Morality in Religious Asceticism

The American Thinker was better when he was less personally invested in things but he still posts strong and interesting arguments. His post on Bidens Abortion Blarney is interesting to read but I would have actually called it Morality in Religious Asceticism.

I try to cut Biden a break with the Grain of Salt the size of a truck. He’s got mental issues. He’s clearly had a stroke or some sort of neurological problem recently. His kid had a stroke, and we know Joe Biden had an aneurysm, so we know the family isn’t running on all eight. We don’t know if he has had any subsequent health issues but judging from the uneven smile and the personality change in the middle of the debate (not the laughing, but the tone) I think it’s extremely likely. The sad part is that Obama (black, middle-aged, high stress job) is three for three for “likely to have a heart attack or stroke” so we could end up with two guys in office with brain damage.

That being said, Biden is pretty much the king of contradicting himself in the same breath, and you can hit up numerous political commentary websites for that. What particularly bothers me isn’t politicians being politicians but politicians ignoring morality. I think the American Thinkers post on Biden on Abortion sums it up nicely. Freedom is about maximizing the rights of the minority while preserving the rights of the majority. Liberty is about keeping to yourself and doing what you want so long as it doesn’t end up on the next guys lawn. Not only are these two distinct concepts, but they are inseparable in the vast majority of cases. It is freedom which would allow gays to marry, it is liberty when they get married. See what’s going on here? It doesn’t infringe on the rights of the typical Christian to allow gays to marry because the typical Christian isn’t gay. It doesn’t affect the liberty of the typical Christian when gays marry except in one very small instance – the official marrying the gays is party to the liberty of the gay marriage. See what Biden did? He’s claiming he’s a Catholic and following social doctrine but not “telling people what to do”. The problem is, if you’re gay, and you’re a Christian, the church isn’t going to marry you.

So lets apply this to a more extreme example per the American Thinker. If you’re a racist, you have the freedom of speech. You can say whatever you want. You have the liberty to say it – these are synonymous, but you do not have the liberty to discriminate. There are people in a purely libertarian environment who would argue that liberty = freedom and therefor they own a private business and they can tell whoever they want to fuck off. In some cases, this is actually true. You cannot sell a car to a 10 year old.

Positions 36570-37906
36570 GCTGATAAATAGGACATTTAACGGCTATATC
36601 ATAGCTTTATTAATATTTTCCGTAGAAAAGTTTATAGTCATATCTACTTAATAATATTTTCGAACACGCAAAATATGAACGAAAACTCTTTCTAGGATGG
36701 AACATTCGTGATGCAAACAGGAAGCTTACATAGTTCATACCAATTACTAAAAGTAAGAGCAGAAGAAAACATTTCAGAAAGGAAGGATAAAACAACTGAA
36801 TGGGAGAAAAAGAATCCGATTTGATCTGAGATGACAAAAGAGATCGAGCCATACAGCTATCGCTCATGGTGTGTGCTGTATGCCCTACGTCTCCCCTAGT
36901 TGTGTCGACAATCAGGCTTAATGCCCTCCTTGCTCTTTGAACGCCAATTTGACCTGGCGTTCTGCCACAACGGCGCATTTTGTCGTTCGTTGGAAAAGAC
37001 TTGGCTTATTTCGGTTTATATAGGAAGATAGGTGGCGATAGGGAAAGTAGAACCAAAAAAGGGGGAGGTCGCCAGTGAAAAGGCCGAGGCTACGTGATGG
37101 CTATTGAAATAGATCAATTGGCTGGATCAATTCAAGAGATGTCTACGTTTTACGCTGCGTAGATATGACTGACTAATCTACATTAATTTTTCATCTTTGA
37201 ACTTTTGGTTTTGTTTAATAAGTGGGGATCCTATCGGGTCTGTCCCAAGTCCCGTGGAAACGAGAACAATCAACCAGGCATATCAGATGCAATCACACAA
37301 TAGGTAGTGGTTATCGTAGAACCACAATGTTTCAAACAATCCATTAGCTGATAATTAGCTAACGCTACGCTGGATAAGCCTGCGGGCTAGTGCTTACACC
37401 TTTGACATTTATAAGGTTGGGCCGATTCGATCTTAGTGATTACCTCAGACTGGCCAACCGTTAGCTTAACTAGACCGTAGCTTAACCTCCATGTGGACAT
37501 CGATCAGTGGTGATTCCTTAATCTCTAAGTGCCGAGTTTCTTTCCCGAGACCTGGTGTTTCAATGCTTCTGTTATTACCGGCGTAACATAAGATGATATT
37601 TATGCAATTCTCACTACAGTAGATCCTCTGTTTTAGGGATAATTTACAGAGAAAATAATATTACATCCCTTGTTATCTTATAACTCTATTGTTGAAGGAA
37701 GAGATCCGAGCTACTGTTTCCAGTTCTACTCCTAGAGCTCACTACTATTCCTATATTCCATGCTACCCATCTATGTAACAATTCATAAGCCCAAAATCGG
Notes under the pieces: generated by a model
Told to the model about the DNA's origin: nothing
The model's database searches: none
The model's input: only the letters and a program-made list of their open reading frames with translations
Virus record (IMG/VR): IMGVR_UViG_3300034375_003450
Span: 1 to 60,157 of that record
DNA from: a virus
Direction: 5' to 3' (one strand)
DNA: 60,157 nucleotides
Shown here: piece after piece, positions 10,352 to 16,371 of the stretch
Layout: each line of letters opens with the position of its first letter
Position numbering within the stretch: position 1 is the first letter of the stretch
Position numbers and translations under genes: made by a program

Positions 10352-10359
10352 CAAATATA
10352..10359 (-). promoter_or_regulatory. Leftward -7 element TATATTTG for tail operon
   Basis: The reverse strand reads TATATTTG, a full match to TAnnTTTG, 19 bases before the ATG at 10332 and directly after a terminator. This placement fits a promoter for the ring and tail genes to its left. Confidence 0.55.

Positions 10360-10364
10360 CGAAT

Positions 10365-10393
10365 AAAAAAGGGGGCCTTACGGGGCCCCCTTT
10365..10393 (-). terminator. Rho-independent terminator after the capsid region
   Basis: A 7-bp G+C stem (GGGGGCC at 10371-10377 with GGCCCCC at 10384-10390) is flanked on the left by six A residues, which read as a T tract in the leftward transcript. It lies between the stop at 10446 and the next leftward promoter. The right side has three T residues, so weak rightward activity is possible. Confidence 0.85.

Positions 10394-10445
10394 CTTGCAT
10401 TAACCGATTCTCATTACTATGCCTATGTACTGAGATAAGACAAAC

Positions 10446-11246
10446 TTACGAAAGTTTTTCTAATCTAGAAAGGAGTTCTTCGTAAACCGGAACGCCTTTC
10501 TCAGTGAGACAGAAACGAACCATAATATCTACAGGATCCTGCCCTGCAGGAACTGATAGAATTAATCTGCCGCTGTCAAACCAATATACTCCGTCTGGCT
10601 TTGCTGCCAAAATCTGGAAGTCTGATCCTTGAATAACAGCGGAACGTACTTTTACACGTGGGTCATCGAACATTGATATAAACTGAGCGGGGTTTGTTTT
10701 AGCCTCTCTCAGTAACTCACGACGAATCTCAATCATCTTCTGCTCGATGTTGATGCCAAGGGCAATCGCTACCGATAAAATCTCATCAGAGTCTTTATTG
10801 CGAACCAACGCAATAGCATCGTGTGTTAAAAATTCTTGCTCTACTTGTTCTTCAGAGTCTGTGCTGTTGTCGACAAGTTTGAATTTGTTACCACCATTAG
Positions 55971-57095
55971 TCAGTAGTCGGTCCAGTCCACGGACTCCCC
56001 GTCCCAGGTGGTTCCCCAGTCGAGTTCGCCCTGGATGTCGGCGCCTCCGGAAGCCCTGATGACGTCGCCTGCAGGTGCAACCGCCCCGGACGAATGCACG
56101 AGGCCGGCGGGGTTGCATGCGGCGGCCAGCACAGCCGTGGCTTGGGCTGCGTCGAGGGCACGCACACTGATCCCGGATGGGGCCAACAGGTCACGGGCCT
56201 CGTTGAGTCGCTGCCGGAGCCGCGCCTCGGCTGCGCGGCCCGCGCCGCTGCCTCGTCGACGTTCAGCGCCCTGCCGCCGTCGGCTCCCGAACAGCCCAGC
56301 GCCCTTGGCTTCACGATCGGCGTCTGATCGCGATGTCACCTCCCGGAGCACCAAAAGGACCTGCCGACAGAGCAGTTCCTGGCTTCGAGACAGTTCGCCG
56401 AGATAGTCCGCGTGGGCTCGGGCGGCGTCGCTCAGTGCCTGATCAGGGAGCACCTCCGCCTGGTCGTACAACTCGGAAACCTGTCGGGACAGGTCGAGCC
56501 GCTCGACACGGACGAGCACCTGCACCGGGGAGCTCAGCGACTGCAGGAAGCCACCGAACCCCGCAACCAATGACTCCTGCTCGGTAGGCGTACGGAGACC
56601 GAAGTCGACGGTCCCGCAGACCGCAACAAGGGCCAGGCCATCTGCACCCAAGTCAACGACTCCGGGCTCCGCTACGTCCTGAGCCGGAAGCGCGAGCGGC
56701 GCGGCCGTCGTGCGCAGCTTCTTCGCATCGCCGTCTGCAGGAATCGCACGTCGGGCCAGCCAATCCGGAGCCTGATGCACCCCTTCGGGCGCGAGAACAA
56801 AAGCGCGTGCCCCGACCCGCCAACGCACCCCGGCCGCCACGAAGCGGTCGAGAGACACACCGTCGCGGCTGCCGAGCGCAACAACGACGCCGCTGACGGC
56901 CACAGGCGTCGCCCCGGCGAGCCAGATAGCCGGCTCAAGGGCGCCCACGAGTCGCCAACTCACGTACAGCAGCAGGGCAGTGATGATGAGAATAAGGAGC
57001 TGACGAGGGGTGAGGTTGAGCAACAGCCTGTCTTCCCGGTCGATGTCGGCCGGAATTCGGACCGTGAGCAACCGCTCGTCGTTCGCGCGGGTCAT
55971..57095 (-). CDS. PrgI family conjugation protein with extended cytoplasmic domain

“Sure, because it’s codified in the law!”

Well that’s sort of the point. When it comes to abortion it’s not enough to say, “blah blah Catholic Social Doctrine” while discreetly beating off to a picture of Jack Nicholson as The Joker. Ryan’s answer is The Correct Answer. “This is the law and this the application of the law”.

What happens when we have an excess of freedom or liberty is injustice. Ironically, Obama sued Citibank for this very situation – he played the race card and while Citibank wanted the liberty to give everyone a shitty loan, it did not have the freedom to hand out loans under terrible conditions. Citibank drops the idea that things would be “more fair” if it was somehow compelled to hand out more loans and make more money and suddenly it’s vogue to make sure “everyone gets a loan”. Predictably, people who shouldn’t ever have gotten a loan are now given a loan in our “more fair” society and the whole machine explodes years later. Not hard to see why Obama was quick to shovel money into the bailout machine, it looks extremely bad to sue to compel a company to do something and then have that very something explode. It’s hush money. Rewinding the topic – why then should we compel the catholic church to marry gays? Gays have a freedom to get married, they are at liberty to be married, they do not have the right to be married in a church. That being said, there’s churches that will do it and honestly I think the message in the Bible to love one another and so these churches should do it – but that’s a personal view and probably more fit for another blog. The takeaway here is that it’s entirely up to the church, but they can’t bitch about gay marriage if we entirely secularize it. And we should, if not for the tax revenue.